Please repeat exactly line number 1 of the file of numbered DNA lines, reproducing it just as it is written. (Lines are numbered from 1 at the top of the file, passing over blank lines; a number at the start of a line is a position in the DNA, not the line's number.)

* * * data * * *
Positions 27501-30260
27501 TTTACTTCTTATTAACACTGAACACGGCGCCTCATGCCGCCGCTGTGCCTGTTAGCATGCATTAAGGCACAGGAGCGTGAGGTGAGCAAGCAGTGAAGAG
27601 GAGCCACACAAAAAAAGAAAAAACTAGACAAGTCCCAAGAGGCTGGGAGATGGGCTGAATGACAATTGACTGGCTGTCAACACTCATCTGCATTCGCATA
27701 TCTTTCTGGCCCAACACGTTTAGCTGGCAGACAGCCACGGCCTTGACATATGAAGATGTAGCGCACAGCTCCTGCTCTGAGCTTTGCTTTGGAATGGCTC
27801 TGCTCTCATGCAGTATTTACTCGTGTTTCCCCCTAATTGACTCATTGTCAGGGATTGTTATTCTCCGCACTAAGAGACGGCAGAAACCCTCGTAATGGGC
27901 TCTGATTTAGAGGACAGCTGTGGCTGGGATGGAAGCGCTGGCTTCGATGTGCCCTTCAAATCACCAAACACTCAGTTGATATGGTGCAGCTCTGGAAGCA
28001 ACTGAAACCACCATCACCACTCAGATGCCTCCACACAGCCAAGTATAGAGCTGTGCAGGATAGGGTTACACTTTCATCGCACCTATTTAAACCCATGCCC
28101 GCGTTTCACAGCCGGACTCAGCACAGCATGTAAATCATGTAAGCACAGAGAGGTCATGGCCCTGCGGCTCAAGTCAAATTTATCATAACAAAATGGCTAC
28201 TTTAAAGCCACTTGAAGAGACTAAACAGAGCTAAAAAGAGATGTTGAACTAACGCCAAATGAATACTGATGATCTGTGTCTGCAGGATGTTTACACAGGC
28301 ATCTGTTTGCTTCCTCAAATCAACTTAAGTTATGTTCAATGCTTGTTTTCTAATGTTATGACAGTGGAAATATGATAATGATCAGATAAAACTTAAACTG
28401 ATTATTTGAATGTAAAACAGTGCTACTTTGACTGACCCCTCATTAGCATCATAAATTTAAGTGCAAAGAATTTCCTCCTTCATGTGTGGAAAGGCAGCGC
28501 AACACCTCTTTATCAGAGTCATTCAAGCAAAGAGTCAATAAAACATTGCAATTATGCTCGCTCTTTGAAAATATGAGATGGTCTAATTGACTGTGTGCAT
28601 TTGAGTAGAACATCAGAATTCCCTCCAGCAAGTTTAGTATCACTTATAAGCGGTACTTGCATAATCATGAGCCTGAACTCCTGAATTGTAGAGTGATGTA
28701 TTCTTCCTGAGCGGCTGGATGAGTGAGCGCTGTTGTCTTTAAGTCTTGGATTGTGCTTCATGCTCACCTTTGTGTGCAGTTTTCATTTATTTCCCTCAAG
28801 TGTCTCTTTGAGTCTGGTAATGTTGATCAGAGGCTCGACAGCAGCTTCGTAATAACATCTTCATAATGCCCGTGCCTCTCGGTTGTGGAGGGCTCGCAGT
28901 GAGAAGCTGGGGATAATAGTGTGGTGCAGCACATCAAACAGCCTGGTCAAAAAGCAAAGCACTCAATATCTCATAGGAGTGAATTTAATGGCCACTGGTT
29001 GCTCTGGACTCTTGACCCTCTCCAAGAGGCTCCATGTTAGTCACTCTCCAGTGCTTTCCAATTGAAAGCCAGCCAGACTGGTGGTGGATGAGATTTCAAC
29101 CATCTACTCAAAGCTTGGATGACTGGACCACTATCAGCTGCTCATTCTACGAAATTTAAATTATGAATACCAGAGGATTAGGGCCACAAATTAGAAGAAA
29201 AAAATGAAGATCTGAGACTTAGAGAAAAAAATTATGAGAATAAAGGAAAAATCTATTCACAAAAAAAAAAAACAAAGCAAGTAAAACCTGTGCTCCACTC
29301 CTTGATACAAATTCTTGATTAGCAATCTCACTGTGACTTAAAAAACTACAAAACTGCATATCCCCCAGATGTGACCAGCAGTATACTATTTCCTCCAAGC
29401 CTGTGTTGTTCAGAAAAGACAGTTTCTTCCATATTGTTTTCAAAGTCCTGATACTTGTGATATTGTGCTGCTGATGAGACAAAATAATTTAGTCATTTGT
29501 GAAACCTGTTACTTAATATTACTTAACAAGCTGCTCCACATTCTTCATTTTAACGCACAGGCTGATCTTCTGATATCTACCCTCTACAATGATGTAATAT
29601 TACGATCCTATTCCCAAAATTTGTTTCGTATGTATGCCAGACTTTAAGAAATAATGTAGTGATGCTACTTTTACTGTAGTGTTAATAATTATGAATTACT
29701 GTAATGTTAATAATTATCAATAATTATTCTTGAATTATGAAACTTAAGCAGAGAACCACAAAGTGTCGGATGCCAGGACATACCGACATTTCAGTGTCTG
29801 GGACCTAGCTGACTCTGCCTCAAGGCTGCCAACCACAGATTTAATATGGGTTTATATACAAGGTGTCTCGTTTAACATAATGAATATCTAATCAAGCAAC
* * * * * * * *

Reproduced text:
Positions 27501-30260